Republicans Reelect Chair Ronna McDaniel Despite GOP's Election Losses

Republicans reelected Ronna McDaniel to chair the Republican National Committee (RNC) for a fourth term despite the GOP's underwhelming performance in the past few election cycles.

McDaniel won the seat after receiving 111 votes out of 164 cast in a secret-ballot election, besting a group of challengers that included the California Republican Party's former Vice Chairwoman Harmeet Dhillon, MyPillow CEO Mike Lindell and New York Representative Lee Zeldin. Dhillon received 51 votes while Lindell received four votes and Zeldin got one vote, according to CBS News reporter Musadiq Bidar.

The RNC head is typically elected by committee members of the national party's governing body, and a candidate needs a majority to claim victory.

The chairwoman's victory comes after the GOP lost an opportunity to retake the Senate majority from Democrats in the 2022 midterm elections, but they narrowly won the majority in the House. She also presided over Republicans when they lost the House in 2018 and the Senate and the White House in 2020.

Republicans Reelect Chair Ronna McDaniel
Above, Republican National Committee Chair Ronna McDaniel greets supporters during a campaign rally on November 29, 2022, in Greensboro, Georgia. Republicans reelected McDaniel to chair the RNC for a fourth term despite the GOP's losses in recent election cycles. Photo by Justin Sullivan/Getty Images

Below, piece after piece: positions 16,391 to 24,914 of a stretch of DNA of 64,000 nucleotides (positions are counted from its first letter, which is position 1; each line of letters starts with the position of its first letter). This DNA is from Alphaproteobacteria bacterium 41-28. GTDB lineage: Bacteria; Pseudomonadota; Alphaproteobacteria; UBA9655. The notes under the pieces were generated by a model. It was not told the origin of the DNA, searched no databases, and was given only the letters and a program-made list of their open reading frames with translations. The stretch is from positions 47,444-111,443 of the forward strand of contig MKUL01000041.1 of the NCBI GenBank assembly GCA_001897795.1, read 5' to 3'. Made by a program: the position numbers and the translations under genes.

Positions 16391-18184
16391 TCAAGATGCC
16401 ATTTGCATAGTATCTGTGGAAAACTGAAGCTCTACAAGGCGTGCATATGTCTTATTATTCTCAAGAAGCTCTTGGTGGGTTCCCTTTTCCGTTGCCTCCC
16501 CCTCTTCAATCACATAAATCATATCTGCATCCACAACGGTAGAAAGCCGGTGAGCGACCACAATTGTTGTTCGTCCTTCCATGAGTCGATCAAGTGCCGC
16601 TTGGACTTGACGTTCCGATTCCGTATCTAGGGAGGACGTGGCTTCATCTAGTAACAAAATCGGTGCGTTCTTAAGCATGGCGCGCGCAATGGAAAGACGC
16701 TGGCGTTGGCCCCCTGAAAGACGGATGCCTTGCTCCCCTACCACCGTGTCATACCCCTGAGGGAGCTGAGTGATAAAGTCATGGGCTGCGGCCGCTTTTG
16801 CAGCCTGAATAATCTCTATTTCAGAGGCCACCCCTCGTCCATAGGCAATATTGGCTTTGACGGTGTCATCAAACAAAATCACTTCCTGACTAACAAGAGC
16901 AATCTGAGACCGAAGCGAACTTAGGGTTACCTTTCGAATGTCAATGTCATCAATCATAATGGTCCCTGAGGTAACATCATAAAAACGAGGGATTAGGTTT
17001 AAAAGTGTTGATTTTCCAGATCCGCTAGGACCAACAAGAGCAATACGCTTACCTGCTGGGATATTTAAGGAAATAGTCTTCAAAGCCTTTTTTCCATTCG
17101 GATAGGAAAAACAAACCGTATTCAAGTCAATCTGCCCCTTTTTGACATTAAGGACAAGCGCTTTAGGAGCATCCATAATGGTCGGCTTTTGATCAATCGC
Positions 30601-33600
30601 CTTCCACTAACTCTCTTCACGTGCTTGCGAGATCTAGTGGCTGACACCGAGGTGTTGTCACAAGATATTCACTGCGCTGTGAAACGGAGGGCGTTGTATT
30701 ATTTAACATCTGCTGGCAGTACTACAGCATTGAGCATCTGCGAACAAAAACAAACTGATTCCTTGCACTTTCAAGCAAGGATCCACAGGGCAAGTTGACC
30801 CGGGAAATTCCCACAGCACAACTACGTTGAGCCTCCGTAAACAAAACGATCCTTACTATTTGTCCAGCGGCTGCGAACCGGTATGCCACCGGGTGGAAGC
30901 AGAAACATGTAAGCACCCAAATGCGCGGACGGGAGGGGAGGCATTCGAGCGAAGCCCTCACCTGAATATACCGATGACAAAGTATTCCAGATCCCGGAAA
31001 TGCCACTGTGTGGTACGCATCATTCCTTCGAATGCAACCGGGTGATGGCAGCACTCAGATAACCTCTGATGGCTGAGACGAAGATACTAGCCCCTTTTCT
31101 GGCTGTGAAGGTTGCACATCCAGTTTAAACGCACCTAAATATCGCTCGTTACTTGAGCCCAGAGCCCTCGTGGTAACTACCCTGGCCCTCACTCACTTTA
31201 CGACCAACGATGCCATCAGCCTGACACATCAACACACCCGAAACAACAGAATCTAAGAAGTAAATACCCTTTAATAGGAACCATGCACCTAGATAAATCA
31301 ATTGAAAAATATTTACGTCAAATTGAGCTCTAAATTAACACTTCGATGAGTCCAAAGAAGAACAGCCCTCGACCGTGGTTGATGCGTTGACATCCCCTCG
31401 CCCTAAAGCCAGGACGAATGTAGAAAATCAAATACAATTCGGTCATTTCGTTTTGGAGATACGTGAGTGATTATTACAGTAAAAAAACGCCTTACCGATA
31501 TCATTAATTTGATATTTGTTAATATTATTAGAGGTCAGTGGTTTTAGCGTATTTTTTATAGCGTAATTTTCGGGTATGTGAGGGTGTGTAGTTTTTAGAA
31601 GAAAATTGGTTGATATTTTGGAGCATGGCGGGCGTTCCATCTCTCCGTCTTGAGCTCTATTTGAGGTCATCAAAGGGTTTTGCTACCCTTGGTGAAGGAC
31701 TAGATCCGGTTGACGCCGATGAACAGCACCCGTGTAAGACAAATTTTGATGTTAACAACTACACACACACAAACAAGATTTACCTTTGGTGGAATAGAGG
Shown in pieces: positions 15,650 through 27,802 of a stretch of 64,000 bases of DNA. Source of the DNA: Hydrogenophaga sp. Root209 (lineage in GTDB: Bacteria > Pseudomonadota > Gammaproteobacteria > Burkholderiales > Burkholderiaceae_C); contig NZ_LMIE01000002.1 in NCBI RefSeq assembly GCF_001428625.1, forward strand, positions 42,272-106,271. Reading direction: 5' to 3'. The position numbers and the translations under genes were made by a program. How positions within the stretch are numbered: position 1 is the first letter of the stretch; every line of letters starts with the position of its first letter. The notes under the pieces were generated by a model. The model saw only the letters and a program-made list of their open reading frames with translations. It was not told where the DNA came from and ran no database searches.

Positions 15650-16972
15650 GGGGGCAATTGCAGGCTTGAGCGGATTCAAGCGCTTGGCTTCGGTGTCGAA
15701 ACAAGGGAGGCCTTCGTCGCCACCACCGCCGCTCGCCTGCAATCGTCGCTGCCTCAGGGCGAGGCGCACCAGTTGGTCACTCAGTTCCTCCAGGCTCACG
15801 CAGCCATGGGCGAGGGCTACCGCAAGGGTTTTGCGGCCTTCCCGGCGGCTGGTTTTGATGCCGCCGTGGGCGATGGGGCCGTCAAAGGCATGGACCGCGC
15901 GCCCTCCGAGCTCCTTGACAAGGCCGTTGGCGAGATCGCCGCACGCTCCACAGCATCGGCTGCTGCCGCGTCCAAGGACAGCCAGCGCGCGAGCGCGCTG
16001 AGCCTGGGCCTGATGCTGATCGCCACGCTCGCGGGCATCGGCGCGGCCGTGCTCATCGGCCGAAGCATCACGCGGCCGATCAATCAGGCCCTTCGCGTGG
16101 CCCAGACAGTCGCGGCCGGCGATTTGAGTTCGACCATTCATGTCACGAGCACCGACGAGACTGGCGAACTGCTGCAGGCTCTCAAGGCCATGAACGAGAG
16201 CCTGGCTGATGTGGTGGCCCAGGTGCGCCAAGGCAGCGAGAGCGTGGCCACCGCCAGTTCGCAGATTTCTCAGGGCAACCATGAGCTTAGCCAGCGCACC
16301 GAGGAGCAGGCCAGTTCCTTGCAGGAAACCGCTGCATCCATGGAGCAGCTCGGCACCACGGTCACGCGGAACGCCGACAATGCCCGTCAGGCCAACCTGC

McDaniel refused to blame former President Donald Trump for the 2022 midterm performance when she was asked about the matter by Fox Business host Stuart Varney on Monday.

Still, McDaniel in an earlier speech to RNC delegates vowed to unify the Republican Party and claimed that "Democrats are going to hear us in 2024," USA Today reported.

The chairwoman was first nominated to lead the RNC in late 2016, when Donald Trump was president, and won the election.

Though McDaniel won reelection, some GOP voters wanted Lindell to lead the RNC, according to a poll released Thursday by Rasmussen Reports.

The poll revealed that 30 percent of likely Republican voters wanted Lindell to be the next RNC chair, compared to the 15 percent who supported McDaniel and 20 percent who backed Dhillon. Another 15 percent said they didn't support any of the three nominees, while 21 percent hadn't decided.

Even when McDaniel was endorsed by more than 100 RNC members prior to the election, Dhillon told Politico that she had an "excellent chance" of pulling off an upset. Politico estimated at the time that she could pull around 60 votes from McDaniel.

Some experts pointed out that McDaniel had little influence in her own popularity among party members and that her favorability emerged thanks to Trump's continued influence.

"McDaniel has held the position by the grace of Donald Trump's support," Paul Quirk, a political scientist at the University of British Columbia in Canada, told Newsweek in December.

"She has catered to his preferences on rules for delegate selection, the sharing of campaign funds, and other issues. Until he announced his entry into the 2024 presidential campaign, she even picked up the tab for the attorneys defending him in various investigations and lawsuits," he added.

Newsweek reached out to Nathan Brand, the deputy communications director for the RNC, for comment.